I think it’s time I learned what the term ‘Lovecraftian’ means.
H. P. Lovecraft (1890-1937) was a reclusive scribbler of horror stories for the American pulp magazines that specialized in Gothic and science fiction in the interwar years. He often published in Weird Tales and has since become the key figure in the slippery genre of “weird fiction.” Lovecraft developed an extraordinary vision of feeble men driven to the edge of sanity by glimpses of malign beings that have survived from human prehistory or by malevolent extra-terrestrial visitations. The ornate language of his stories builds towards grotesque moments of revelation, quite unlike any other writer.
This new selection brings together nine of his classic tales, focusing on the “Cthulhu Mythos,” a cycle of stories that develops the mythology of the Old Ones, the monstrous creatures who predate human life on earth. The stories collected here include some of Lovecraft’s finest, including “The Call of Cthulhu,” “At the Mountains of Madness,” “The Dunwich Horror,” “The Colour Out of Space,” “The Shadow over Innsmouth,” and “The Shadow out of Time.” The volume also includes vital extracts from Lovecraft’s critical essay, “Supernatural Horror in Literature,” in which he gave his own important definition of “weird fiction.” In a fascinating introduction, Roger Luckhurst gives Lovecraft the attention he deserves as a writer who used pulp fiction to explore a remarkable philosophy that shockingly dethrones the mastery of man.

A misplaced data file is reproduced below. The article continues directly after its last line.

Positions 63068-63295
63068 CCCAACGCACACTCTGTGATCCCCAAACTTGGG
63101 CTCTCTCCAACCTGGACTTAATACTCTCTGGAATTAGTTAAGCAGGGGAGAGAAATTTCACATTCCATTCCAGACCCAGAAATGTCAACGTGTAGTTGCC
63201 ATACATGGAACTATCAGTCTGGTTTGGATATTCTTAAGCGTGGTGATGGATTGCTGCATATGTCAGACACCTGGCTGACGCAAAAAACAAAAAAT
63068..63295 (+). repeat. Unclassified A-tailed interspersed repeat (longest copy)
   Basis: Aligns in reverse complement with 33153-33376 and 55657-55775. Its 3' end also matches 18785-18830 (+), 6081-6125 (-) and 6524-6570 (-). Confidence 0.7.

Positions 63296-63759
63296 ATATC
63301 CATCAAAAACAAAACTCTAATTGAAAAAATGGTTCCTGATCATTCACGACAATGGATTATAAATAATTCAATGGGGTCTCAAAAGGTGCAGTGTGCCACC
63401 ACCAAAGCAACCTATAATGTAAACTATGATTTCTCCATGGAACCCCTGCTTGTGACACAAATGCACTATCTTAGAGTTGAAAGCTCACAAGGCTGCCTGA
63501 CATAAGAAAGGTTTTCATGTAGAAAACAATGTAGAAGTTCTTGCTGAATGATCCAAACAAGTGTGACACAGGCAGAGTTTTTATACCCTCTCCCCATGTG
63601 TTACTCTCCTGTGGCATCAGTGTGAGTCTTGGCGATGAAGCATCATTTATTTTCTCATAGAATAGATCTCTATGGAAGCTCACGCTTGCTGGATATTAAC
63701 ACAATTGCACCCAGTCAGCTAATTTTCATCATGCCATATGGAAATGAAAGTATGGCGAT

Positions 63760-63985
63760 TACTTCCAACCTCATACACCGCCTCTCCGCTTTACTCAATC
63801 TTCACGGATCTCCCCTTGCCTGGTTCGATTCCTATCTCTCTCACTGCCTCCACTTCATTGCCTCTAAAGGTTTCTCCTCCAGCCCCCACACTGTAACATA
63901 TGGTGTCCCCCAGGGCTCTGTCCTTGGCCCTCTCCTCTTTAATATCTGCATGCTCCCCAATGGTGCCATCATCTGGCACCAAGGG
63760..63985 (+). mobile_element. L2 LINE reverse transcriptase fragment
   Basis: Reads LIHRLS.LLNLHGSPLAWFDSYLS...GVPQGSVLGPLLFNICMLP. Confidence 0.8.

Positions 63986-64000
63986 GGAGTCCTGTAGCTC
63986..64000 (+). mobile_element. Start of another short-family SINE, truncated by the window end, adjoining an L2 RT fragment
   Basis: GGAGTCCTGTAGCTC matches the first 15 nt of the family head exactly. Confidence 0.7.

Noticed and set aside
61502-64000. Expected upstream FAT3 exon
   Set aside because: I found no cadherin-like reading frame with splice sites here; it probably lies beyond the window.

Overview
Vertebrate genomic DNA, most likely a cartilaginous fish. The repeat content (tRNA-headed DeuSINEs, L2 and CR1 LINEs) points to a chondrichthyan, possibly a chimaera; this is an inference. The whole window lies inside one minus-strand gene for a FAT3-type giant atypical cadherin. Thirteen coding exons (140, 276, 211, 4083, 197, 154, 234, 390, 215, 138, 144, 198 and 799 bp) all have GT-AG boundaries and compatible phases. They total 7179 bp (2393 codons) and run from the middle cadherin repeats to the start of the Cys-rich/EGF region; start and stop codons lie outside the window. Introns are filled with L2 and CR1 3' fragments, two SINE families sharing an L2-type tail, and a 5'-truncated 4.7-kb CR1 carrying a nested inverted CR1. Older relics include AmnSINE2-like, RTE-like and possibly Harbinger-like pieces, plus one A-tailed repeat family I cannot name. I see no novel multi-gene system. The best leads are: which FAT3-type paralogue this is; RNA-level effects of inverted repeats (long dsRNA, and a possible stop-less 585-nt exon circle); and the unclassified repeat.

Featuring a chronology, bibliography, and informative notes, this is a must-have critical edition for Lovecraft aficionados, and the best introduction to his work for first-time visitors to his strange fictional world.
The Classic Horror Stories will be published on 1 July 2013 by Oxford University Press.
About the Editor
Roger Luckhurst (editor) is the Professor in Modern and Contemporary Literature at Birbeck University of London. He specialises in Gothic fiction, science fiction and literature in cinema.
You can find contact details and links to research, teaching and publication info on his profile page at the university.
About the Author
There’s not much point giving you any links here – there’s so much about Lovecraft online that you’re better off just googling him. While derided for his racist beliefs and bad writing, he’s so influential in the sff and horror scene that I’m curious. Much of his fiction is available for free online, so check that out. When I review the collection I will also post links to whatever is available for free.